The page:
“Surya Namaskara” or Sun-Salutation is a beautiful sequence of Yoga developed thousands of years ago. It is said that Sri Krisha used to practice this yoga sequence and taught it to Pandavas. Surya Namaskaras” help in development of Manipur Chakra, (naval energy centre). Sri Krishna was also called as “Padma Nabha” because his naval chakra was said to be the size of fully blossomed Lotus (Padma). The qualities of clarity of mind, self-confidence, bliss, self-assurance, knowledge, wisdom and the ability to make correct decisions are associated with blossoming of the Manipur Chakra. It is the seat of digestive fire. Its mantra is ‘Ram’.

Agni is the fire inside us, the consciousness in us, which is so alive. It is such a great purifier. But the problem is – we do not allow the Agni to do its purification work.

In fever, our body becomes hot. Body activates its defence mechanism. It is burning all those foreign particles and bacteria that have entered the body. When this foreign bacteria or virus goes out of the body, our fever comes down. The purpose of fever is to purify our body. But as soon as fever comes we take medicines to subside the fever. We should remember that fever in a controlled form is good for us.

The fire of fasting (Jatharagni) can purify our blood and remove the toxins from the body. In Hinduism, Christianity, Jainism, Islam and in almost all the religions of the world, fasting and prayer are prescribed for purification. Hunger is connected with primordial survival instinct and it touches the deepest mental impressions (sanskaras) in us. If we do meditations and sincere prayers while fasting, it has manifold effect. It can burn all the rubbish that we collect due to actions of the past. It can burn lot of past Karma. But we never let the fire of hunger to come up. We keep stuffing our tummies before we feel hungry.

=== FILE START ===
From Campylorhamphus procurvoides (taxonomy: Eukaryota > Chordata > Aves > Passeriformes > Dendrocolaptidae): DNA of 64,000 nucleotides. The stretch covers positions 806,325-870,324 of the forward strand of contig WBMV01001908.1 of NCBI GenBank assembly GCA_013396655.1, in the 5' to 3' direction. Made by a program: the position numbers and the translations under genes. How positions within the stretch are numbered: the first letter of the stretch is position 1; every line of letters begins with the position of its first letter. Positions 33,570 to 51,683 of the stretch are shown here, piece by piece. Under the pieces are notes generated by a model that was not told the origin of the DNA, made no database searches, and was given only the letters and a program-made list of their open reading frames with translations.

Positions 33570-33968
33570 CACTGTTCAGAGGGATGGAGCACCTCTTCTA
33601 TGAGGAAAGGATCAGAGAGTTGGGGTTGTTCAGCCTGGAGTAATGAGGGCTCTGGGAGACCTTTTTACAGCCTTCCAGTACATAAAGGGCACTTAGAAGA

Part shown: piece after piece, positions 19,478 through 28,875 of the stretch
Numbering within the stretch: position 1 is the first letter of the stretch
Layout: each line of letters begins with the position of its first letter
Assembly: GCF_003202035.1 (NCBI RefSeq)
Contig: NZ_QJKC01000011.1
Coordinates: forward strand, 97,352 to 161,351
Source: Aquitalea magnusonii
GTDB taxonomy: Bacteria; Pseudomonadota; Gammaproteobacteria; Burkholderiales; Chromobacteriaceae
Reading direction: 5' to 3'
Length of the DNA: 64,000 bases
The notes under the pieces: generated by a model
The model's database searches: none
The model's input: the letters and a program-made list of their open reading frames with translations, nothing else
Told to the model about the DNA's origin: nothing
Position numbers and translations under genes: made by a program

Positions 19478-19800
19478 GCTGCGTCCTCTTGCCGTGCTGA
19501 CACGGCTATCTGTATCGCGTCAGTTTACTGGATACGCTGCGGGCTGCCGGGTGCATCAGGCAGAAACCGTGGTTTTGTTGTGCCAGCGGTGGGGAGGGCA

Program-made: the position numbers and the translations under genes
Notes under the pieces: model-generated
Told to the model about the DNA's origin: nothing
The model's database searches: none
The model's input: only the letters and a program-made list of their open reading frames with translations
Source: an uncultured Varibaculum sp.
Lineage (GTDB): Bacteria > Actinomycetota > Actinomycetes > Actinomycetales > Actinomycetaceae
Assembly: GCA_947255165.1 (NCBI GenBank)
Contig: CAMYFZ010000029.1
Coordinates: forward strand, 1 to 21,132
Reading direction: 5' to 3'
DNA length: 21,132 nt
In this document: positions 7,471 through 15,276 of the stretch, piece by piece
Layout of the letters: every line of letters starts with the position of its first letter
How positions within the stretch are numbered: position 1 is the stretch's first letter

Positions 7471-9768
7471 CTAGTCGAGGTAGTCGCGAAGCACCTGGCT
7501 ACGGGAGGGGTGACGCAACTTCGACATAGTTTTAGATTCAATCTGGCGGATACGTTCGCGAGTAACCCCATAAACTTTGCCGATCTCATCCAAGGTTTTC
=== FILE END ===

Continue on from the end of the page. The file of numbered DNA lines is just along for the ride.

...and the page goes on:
The fire of pure love and knowledge (awareness) can purify our entire existence at all the levels. But we never allow that to happen.

Let us again honour that ‘Agni’ or fire inside and outside which sustains our life and gives direction to our life.

             “Om Mahaajvalaaya Vidmahe, 

                                          Agnidevaaya Dhiimahi, 

                                                             Tanno Agnih Prachodayaat”

 

~ Sanjay Sabnis

(With inputs from Vaidya Shrikant Bagewadikar, excerpts from the book “Ayurveda Simplified” by Dr. Nisha Manikantan and talks of Gurudev Sri Sri Ravi Shankar ji)

Art of Living Wisdom.

Recently at Pune my wife and I were fortunate enough to meet a renowned master of Ayurveda. He was an elderly gentleman of around 60-65 years with an impeccable reputation as an Ayurvedacharya. It was vouched by many that he can tell the exact number of blocks in your arteries just by checking your pulse (Nadi Pariksha).

We were lucky to get his appointment even though it was one of his ‘off’ days. After doing our ‘Pulse Diagnosis’ (in which fortunately no blocks were declared), we got some time to talk with him. My wife asked him, “How come some people though very old still have a very alert and attentive mind, whereas some people lose the alertness of mind and enthusiasm even at the age of 50 -55 years?”

His answer to this question was an eye-opener.

He explained that, as per Ayurveda the body is made up of seven ‘dhatus’ (seven constituents):

  1. Rasa – Blood serum, lymphatic fluid
  2. Rakta – Blood cells
  3. Mamsa – Muscle tissues
  4. Meda – Fat tissues
  5. Asthi – Bone tissues